• Test it. We often do expert experience reviews where we attempt to accomplish tasks as-if we were customers. Another approach is to invite target customers to come to your store/terminal/branch/etc. and have them try to find some things. Walk with them and ask what they think. Any confusion is an issue. Don’t rationalize the issues — just fix them.

The bottom line: Help customers find their way — it’s a sign that you care.

About Bruce Temkin, CCXP
I am a customer experience transformist, helping large organizations improve business results by changing how they deal with customers. As part of this focus, I examine strategy, culture, interaction design, customer service, branding and leadership practices. I am also a fanatical student of business, so this blog provides an outlet for sharing insights from my ongoing educational journey. Simply put, I am passionate about spotting emerging best practices and helping companies master them. And, as many people know, I love to speak about these topics in almost any forum. My “title” is Managing Partner of the Temkin Group, a customer experience research and consulting firm that helps organizations become more customer-centric. Our goal is simple: accelerate the path to delighting customers. I am also the co-founder and Emeritus Chair of the Customer Experience Professionals Association (CXPA.org), a non-profit organization dedicated to the success of CX professionals.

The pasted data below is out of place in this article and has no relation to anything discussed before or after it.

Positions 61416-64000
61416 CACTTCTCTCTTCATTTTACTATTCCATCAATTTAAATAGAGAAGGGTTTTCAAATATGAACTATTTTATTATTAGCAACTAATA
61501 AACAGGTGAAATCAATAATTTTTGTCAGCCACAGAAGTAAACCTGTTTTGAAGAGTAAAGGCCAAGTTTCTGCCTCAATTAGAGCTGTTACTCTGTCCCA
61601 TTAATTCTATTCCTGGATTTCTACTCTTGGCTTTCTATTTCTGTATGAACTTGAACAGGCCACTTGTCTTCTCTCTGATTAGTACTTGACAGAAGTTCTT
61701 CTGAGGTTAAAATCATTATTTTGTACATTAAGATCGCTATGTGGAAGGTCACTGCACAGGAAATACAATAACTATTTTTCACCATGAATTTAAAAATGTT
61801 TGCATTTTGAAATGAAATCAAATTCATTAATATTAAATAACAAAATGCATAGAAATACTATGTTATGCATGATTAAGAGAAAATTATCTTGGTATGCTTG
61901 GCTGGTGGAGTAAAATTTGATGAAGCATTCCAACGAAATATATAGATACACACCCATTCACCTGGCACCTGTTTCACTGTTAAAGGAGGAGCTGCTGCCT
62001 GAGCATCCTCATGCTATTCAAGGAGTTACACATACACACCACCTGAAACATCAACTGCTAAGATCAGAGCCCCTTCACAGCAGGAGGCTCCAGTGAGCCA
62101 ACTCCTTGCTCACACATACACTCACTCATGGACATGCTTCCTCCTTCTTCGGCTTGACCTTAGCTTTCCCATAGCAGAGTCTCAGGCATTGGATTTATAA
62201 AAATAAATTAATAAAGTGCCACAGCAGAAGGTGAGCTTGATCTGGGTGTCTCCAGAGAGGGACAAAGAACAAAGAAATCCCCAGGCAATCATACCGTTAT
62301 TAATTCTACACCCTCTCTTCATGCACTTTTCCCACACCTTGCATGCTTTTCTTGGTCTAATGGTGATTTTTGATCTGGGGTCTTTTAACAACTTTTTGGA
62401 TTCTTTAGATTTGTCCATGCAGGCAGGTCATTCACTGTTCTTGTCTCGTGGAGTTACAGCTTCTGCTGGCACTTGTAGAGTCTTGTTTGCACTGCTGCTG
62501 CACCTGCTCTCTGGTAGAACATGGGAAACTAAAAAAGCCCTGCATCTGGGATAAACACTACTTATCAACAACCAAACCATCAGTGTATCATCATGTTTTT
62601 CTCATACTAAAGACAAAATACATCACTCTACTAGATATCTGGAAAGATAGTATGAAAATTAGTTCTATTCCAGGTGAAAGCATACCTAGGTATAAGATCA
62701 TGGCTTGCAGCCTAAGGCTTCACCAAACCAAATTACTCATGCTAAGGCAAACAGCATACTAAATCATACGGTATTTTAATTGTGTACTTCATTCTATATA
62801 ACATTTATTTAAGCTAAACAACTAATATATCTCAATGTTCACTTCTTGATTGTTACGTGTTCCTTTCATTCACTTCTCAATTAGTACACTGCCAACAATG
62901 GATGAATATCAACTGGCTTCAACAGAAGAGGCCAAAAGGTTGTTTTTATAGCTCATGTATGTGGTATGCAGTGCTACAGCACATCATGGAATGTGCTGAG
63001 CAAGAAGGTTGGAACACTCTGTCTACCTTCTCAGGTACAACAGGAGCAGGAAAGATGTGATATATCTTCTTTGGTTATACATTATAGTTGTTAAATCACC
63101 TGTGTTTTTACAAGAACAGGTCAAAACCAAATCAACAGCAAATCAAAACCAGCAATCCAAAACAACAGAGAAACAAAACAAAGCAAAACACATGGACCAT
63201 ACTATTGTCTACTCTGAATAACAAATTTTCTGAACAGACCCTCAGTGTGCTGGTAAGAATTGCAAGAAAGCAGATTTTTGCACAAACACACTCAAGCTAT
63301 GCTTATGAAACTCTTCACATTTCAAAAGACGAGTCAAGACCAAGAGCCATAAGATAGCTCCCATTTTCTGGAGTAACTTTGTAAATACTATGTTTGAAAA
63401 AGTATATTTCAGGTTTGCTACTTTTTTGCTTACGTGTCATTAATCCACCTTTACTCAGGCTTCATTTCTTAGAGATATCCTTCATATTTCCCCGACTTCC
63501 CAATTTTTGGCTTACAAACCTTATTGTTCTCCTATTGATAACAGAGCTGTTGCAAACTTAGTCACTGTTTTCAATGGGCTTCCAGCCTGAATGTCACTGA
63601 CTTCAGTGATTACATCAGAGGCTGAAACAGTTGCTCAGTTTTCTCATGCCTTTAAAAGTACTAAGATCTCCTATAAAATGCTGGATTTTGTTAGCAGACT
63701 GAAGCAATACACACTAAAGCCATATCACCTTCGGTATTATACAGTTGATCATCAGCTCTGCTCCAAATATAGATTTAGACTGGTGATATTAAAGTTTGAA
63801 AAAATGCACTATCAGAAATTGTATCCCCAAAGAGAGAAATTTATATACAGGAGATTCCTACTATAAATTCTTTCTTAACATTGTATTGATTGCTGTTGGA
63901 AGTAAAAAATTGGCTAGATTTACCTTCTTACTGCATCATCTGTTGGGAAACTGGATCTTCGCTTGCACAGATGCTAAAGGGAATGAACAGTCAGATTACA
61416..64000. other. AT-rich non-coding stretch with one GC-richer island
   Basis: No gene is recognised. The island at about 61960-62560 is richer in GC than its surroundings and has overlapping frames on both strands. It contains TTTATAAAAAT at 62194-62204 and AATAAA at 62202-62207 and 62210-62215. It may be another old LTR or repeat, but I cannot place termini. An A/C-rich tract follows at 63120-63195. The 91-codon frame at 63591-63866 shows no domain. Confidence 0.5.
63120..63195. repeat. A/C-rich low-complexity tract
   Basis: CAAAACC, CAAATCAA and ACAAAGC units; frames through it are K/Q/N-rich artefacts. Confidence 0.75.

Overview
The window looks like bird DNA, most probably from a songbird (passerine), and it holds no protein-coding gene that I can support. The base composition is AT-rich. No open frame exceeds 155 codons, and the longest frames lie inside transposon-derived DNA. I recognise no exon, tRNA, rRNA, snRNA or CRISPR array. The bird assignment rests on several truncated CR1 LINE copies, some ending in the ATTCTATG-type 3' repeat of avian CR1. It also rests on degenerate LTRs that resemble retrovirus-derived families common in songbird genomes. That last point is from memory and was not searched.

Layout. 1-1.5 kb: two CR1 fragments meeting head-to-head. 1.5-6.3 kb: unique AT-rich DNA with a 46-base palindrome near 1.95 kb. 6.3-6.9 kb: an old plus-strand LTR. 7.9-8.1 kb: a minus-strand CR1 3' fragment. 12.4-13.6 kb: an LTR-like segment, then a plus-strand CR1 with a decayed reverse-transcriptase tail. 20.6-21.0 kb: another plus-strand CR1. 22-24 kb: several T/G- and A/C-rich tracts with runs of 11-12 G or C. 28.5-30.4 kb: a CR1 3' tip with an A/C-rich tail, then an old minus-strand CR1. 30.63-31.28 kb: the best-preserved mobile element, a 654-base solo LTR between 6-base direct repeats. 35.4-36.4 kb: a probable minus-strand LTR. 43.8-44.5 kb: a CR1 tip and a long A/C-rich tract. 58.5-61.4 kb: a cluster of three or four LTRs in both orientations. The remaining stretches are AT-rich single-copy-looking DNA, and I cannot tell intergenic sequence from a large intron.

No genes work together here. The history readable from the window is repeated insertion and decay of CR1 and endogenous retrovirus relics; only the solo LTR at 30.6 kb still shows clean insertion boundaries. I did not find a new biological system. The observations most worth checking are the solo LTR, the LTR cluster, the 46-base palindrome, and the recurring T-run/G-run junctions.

6 Responses to The Signage Of A Good Experience

  1. Brian Lunde says:

    Bruce, not sure if it was coincidental, but the Wall Street Journal ran a story earlier this week with the headline “To Clarify Sloppy Signage, Airports Hire ‘Wayfinders’.” For those who have a subscription the online link is http://online.wsj.com/article/SB119189647415453101.html. It turns out to be a lot trickier to get it right than people might imagine.

  2. Bruce Temkin says:

    Brian: Great catch. I totally missed that article — so the timing of my post was just a coincidence. Interestingly, I started looking at airport experiences like this in 2004 — when I worked with Paul Sonderegger on a review of airport kiosks. Our kiosk review methodlogy has 3 parts: software, hardware, and environment. The environment portion of the review (which was updated in 2005) has 10 criteria that span 3 categories: location, signage, and workspace. So I’ve been “looking” at signage for a while. Thanks again for the comment!